The Acol system evolved from discussions by Mr. Jack Marx and Mr. S.J. Simon at the Acol Bridge Club in Acol Road in Hampstead. These were fueled by the 1933 Culbertson's America vs. England match. Mr. Jack Marx and Mr. S.J. Simon formed the first Acol Team with Mr. Harrison Gray and Mr. Iain Macleod in 1935.
They completely dominated the previously preeminent teams (Ingram, Beasley, and Lederer), winning everything in sight. The Acol team, augmented by Leslie Dobbs and Mr. Kenneth Konstam, won the 1936 Gold Cup. Shortly thereafter Mr. Terence Reese joined the Acol group. By the end of the 1930s, half the tournament players in England had adopted the new methods, including such players as Mr. Boris Shapiro, Mr. Niel Furse, and Nico Gardner, who was head of the London School of Bridge.
A version of Acol, based entirely on the original concept devised by the bridge players named above, has survived and is today referred to as the Stone Age Acol, which is still played in parts of England.
Note: The rendition of the street sign for Acol Road in the London Blorough of Camden is, according to readers, not the exact replica of the original street sign. It was contributed, however, to this site by a reader.
Acol Bidding System by George Jesner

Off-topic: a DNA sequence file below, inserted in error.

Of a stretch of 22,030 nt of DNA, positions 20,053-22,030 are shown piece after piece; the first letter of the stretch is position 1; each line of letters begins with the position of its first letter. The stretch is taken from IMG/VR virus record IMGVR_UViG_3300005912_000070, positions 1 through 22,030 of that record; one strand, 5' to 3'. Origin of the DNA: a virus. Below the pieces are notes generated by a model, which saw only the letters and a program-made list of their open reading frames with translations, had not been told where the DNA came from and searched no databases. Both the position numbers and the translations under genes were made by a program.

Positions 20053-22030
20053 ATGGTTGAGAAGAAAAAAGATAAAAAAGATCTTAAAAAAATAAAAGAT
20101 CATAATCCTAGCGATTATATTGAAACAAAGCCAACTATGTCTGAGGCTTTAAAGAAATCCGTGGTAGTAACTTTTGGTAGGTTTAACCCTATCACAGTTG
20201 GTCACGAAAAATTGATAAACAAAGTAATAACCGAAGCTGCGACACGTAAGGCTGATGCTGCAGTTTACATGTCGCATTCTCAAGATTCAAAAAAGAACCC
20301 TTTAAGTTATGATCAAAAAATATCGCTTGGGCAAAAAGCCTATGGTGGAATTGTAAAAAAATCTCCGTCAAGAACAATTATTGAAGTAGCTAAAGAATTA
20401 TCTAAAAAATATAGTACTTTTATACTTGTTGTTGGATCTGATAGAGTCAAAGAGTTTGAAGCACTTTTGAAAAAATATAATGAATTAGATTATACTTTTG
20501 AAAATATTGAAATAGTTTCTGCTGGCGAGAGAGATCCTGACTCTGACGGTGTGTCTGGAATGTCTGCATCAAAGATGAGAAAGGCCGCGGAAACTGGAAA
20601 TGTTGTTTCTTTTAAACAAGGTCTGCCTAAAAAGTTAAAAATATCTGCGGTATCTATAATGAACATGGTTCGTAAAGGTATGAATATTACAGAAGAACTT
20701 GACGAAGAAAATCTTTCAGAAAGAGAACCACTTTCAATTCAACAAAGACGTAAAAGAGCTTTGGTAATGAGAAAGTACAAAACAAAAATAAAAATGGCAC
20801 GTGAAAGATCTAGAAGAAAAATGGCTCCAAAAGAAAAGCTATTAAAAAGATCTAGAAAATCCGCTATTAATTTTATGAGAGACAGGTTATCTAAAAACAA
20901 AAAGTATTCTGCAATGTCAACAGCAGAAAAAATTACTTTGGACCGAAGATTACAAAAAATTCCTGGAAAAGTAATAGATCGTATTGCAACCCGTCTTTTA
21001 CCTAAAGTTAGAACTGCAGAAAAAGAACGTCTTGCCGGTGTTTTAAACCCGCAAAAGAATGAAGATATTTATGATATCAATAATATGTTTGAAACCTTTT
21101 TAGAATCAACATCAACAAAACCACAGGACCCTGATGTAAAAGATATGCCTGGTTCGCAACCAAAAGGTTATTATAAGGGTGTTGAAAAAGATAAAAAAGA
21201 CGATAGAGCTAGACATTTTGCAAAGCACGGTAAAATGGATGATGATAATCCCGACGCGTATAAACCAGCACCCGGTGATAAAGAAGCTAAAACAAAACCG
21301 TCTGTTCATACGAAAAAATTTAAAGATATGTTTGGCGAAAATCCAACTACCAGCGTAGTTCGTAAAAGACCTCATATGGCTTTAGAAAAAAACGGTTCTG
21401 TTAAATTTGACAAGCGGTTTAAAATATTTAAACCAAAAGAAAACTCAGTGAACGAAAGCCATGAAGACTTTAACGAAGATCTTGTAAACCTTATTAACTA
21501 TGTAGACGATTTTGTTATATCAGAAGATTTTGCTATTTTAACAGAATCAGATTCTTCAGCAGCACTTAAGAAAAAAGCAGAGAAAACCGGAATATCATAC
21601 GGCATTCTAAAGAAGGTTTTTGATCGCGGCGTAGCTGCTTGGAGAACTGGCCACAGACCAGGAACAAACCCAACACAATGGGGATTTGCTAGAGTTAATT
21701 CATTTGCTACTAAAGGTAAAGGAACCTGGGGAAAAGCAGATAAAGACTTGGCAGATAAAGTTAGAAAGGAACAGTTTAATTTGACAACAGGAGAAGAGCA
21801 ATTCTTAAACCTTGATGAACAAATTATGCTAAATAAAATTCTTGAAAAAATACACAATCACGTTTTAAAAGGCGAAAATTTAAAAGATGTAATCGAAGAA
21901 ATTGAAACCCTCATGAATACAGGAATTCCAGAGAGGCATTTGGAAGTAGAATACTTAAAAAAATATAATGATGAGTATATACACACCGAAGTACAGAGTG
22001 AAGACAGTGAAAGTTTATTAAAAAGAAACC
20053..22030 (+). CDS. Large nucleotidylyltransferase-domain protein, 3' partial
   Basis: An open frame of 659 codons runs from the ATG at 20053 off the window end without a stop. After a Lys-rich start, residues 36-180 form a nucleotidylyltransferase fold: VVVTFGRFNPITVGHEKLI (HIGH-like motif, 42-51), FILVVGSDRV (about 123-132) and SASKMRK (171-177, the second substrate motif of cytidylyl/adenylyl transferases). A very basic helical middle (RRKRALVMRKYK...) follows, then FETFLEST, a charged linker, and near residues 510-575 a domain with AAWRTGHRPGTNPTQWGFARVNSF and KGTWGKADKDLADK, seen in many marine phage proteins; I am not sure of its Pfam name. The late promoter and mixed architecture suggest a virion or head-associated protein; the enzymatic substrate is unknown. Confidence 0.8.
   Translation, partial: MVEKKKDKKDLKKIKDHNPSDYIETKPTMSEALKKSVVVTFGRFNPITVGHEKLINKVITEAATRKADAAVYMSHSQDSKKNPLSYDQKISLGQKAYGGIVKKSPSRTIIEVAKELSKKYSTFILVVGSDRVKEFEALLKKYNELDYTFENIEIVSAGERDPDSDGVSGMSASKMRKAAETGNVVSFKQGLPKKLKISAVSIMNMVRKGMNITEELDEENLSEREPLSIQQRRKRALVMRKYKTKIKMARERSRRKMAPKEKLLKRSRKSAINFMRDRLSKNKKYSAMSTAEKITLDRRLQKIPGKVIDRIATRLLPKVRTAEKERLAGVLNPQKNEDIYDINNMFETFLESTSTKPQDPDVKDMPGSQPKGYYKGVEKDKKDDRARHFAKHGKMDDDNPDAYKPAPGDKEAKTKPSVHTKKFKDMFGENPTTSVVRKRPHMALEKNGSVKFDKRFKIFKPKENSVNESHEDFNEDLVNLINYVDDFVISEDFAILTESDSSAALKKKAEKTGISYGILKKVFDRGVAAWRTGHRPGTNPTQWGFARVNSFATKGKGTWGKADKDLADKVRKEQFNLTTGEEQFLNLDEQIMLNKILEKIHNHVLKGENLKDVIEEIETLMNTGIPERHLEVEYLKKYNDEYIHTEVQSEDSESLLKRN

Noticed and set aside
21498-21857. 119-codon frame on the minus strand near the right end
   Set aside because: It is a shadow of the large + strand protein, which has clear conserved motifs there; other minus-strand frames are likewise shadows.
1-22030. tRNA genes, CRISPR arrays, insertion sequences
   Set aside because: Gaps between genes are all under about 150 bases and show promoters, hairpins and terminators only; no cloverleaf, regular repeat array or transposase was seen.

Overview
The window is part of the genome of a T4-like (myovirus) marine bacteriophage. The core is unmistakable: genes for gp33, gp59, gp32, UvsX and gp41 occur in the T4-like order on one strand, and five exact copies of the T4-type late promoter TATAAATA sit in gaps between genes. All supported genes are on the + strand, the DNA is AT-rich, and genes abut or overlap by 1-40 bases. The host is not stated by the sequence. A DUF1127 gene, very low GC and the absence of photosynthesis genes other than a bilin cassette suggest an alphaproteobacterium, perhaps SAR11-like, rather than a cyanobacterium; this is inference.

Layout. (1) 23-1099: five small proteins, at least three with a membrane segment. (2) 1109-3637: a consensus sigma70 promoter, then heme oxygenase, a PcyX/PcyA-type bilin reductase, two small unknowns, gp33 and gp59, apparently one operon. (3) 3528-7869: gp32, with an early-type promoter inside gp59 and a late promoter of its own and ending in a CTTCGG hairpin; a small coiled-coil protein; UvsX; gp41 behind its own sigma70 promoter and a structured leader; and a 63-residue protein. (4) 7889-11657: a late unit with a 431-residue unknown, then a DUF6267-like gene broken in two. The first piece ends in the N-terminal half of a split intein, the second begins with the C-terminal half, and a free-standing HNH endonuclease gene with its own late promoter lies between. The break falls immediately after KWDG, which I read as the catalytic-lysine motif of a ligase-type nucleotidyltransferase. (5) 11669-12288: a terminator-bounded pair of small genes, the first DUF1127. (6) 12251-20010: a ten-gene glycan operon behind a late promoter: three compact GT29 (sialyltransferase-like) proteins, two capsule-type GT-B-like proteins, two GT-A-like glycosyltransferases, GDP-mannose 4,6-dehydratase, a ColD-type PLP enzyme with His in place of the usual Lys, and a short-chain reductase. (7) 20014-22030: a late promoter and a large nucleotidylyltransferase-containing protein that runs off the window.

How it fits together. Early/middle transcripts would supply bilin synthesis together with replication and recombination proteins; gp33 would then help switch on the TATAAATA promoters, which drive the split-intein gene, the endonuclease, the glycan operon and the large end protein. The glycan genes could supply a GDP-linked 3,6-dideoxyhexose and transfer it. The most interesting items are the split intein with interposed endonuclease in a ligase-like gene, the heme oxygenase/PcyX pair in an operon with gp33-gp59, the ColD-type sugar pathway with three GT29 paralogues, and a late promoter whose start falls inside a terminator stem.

This is a comprehensive bidding system for the Acol System devised by Mr. George Jesner. Many of the features have to be memorized. Since it is so extensive, it is suggested that the interested bridge player take the time to discover the logic and reasoning behind this bidding system.
Acol Conventional Methods
A list of various conventional methods employed by bridge players, whose approach to bidding styles is based on the Acol bidding system.
Acol Direct King Convention
This is a bid of 4 No Trump asking the partner for the number of Kings held after one partner has made a bid specifically indicating the number of Aces already held, which is possible after the partner has shown zero Aces. This convention is part of the Acol Bidding System and is generally employed after an Acol Two-Bid has been raised directly to the game level, or after a Gambling 3 No Trump opening, especially if this opening denies the possession of a side-suit Ace, but which may contain side-suit Kings.
Acol Four No Trump Opening - Acol 4 NT Opening
This is a feature of the Acol System and is an opening bid asking immediately for the number of held Aces.
Acol General Leads and Signals
As with any other bidding system, the lead can define several things such as attitude or preference or count. These are essentials in any bidding system, and the Acol system is no exception. With the lead or a later discard, bridge partners are able to send signals communicating useful and important information.
Acol Opening Bids